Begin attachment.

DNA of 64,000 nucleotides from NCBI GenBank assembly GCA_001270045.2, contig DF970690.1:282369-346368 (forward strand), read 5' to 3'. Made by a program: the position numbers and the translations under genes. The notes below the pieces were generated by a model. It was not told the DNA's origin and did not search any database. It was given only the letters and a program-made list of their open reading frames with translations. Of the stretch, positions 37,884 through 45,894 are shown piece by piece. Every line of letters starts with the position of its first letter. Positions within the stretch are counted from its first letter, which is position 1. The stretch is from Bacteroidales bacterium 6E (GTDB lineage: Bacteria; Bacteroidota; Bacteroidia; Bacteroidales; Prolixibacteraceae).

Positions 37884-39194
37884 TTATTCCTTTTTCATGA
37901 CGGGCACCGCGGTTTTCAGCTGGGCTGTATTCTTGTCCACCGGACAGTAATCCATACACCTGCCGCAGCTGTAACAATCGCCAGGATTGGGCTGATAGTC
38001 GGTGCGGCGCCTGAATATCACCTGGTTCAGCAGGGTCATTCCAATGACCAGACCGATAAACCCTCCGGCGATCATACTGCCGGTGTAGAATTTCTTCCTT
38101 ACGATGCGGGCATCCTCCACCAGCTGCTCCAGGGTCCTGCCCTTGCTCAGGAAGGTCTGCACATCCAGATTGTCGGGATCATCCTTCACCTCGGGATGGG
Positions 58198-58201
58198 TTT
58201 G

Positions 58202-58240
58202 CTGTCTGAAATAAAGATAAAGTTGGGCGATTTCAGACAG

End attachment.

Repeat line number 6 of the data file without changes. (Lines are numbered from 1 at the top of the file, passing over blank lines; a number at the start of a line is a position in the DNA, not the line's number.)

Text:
38101 ACGATGCGGGCATCCTCCACCAGCTGCTCCAGGGTCCTGCCCTTGCTCAGGAAGGTCTGCACATCCAGATTGTCGGGATCATCCTTCACCTCGGGATGGG